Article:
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<p>David Yates directed four 'Harry Potter' films and has his pick of projects at this point. &nbsp;OF&nbsp;COURSE&nbsp;he's smiling like that.</p>

David Yates directed four 'Harry Potter' films and has his pick of projects at this point.  OF COURSE he's smiling like that.

Credit: HitFix

Watch: Director David Yates talks about steering the 'Potter' franchise home

We chat with the man who directed more Potter films than anyone else

My favorite thing about that photo of Yates, taken as the sun was going down in Orlando at the end of a long day spent at The Wizarding World Of Harry Potter, is the way the silhouette behind him isn't a backdrop.  Those are the actual spires of Hogwarts, part of the incredibly effective illusion created when you're actually there in person.

When you visit Islands of Adventure, the park is divided into different "worlds," and it's designed so that when you stand in each one, it's all you can see, and you're meant to be immersed in those worlds.  The theme park aspects of the Los Angeles Universal park have always felt like an afterthought to me, wedged into the corners of a working studio property, but the Orlando park is a proper theme park, and you can tell it has been carefully designed and executed to give guests a very particular experience.

With The Wizarding World Of Harry Potter, they've built it so that when you walk into Hogsmeade, it immediately feels like you've stepped into the world of the movies, and the effect is very impressive.  There are familiar shops and restaurants all around you, and you can eat at The Leaky Cauldron or go shopping at Mr. Olivander's Wand Shop as you work your way past the stands selling Butterbeer or the twin dragon roller coasters, Hogwarts stands above all of it, a fantastic example of real-life forced perspective in environmental design.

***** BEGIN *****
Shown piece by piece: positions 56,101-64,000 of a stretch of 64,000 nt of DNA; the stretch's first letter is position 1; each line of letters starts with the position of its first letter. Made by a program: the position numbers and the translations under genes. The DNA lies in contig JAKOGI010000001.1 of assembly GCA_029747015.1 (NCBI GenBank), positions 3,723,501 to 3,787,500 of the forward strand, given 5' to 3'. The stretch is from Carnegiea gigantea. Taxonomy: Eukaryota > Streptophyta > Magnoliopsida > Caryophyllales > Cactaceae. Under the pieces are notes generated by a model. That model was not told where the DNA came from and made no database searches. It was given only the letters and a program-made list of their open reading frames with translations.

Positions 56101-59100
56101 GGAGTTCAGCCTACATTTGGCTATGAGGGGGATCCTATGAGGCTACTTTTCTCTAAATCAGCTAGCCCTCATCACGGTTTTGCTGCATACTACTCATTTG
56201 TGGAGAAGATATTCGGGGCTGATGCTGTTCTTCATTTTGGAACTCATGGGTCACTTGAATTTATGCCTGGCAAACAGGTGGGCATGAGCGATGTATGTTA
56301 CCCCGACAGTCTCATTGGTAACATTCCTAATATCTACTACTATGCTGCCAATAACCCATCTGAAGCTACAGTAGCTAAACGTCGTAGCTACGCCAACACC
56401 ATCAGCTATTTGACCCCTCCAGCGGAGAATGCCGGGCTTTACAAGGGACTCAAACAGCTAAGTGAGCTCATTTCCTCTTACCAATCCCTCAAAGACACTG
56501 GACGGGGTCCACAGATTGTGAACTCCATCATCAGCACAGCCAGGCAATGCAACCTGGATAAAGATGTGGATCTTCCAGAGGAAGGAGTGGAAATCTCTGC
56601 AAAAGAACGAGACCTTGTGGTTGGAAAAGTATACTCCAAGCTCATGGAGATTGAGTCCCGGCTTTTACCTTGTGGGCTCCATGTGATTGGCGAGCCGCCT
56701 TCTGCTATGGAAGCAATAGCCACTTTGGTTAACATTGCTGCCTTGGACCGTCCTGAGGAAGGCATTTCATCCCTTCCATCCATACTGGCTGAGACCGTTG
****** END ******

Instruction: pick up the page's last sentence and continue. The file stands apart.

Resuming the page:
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<p>Andrew Bird</p>

Andrew Bird

Watch: Andrew Bird announces new album, 'Break It Yourself'

A tour date ticket earns you lots of free stuff

For as soothing as Andrew Bird's music can be, the title to his next effort is delightfully aggressive. The Chicago bard's next effort "Break It Yourself" will be out on March 6 next year through Mom + Pop.

And it will presumably have some singing on it. Bird's last effort was the score and soundtrack for Jonathan Segal-directed "Norman," which was mostly instrumental. There was also "Useless Creatures," the 2010 all-instrumental companion set to his last traditional studio set "Noble Creatures," out in 2009.

And if you've seen "The Muppets" this past month, then you heard his whistling workmanship in the "Whistling Caruso" bit.

Below is a short teaser for the set, his second for Mom + Pop. That label has done a helluva job adding established artists to its roster -- those who've paved their own way label-less (Ingrid Michaelson) or have earned their keep through previous label deals (Metric).

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"Modern Family"

 "Modern Family"

Credit: ABC